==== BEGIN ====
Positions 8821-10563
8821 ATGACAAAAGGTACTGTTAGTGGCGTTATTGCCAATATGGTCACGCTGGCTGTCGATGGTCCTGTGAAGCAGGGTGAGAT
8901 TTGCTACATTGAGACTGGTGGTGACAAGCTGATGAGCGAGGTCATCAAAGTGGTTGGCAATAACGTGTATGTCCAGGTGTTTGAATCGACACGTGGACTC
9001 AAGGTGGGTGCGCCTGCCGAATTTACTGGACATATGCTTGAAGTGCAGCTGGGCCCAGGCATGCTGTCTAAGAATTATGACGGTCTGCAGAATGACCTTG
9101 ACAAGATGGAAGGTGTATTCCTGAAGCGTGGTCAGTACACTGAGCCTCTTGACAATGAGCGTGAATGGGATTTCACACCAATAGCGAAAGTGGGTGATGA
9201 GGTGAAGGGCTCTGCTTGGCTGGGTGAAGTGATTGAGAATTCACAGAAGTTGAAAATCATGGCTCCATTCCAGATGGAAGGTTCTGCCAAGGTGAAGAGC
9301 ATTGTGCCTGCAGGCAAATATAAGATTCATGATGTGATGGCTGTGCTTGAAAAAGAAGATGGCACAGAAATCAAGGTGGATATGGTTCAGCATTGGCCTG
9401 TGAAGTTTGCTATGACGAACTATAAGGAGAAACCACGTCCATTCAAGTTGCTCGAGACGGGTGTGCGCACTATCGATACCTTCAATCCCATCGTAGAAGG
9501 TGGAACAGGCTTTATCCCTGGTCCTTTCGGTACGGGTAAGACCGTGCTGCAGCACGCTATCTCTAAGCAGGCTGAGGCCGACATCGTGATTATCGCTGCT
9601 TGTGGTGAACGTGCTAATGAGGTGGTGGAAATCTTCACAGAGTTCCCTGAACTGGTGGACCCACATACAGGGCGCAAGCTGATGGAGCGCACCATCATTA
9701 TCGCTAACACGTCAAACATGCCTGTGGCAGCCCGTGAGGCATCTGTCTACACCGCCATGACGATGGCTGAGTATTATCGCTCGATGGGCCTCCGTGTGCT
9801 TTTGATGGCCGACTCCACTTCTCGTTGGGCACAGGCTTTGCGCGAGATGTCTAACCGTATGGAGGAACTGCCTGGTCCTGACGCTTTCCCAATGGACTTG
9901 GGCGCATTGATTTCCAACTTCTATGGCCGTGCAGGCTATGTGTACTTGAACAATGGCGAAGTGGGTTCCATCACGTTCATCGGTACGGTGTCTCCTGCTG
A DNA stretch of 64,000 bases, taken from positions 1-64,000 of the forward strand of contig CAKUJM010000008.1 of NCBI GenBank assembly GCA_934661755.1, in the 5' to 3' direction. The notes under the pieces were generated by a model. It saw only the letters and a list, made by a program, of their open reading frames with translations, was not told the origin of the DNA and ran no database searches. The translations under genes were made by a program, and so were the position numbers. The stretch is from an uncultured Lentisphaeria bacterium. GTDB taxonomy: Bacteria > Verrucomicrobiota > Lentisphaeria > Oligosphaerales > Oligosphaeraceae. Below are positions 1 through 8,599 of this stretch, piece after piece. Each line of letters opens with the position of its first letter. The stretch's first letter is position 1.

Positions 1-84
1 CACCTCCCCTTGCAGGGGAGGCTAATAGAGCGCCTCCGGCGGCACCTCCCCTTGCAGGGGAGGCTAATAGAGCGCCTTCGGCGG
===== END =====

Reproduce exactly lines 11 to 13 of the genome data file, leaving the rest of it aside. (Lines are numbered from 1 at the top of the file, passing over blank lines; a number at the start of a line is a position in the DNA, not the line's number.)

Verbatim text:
9701 TCGCTAACACGTCAAACATGCCTGTGGCAGCCCGTGAGGCATCTGTCTACACCGCCATGACGATGGCTGAGTATTATCGCTCGATGGGCCTCCGTGTGCT
9801 TTTGATGGCCGACTCCACTTCTCGTTGGGCACAGGCTTTGCGCGAGATGTCTAACCGTATGGAGGAACTGCCTGGTCCTGACGCTTTCCCAATGGACTTG
9901 GGCGCATTGATTTCCAACTTCTATGGCCGTGCAGGCTATGTGTACTTGAACAATGGCGAAGTGGGTTCCATCACGTTCATCGGTACGGTGTCTCCTGCTG